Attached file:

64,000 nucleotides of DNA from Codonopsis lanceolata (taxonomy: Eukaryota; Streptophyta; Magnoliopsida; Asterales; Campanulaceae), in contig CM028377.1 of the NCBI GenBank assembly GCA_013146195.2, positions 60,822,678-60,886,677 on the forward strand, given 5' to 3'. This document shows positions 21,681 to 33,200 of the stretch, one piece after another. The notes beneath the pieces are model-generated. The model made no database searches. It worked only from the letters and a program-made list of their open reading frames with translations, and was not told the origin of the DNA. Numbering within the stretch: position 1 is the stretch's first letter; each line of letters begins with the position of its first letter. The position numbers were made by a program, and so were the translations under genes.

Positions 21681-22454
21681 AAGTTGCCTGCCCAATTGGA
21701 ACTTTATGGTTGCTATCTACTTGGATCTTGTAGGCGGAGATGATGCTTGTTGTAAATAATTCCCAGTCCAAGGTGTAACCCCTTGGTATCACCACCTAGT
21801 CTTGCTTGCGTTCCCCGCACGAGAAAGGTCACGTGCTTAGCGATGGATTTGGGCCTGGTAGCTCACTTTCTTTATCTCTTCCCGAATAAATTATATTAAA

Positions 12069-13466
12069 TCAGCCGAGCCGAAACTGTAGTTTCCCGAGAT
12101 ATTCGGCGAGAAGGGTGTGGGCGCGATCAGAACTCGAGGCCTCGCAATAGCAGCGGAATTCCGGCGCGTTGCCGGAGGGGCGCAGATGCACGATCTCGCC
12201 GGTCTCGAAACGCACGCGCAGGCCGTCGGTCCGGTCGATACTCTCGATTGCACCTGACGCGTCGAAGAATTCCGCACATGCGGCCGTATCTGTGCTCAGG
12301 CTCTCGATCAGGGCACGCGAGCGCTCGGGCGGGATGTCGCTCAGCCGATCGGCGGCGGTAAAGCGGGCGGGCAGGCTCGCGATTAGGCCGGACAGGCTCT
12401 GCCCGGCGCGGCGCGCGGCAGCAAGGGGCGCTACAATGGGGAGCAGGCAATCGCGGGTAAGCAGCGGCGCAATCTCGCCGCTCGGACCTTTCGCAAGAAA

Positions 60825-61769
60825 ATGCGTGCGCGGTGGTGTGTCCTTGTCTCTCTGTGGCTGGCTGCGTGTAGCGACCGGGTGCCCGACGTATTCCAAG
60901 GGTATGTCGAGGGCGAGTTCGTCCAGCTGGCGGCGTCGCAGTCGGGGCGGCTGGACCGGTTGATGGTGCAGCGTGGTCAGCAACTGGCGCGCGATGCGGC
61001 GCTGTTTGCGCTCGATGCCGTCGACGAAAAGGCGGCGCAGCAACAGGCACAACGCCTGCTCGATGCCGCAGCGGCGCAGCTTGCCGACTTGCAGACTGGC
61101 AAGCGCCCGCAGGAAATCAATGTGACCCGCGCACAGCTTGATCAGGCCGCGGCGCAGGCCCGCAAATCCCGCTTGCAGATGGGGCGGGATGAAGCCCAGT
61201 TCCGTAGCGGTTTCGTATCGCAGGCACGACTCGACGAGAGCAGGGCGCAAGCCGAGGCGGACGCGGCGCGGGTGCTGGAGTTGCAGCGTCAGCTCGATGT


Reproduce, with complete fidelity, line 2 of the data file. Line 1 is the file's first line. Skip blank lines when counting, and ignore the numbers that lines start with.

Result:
Positions 21681-22454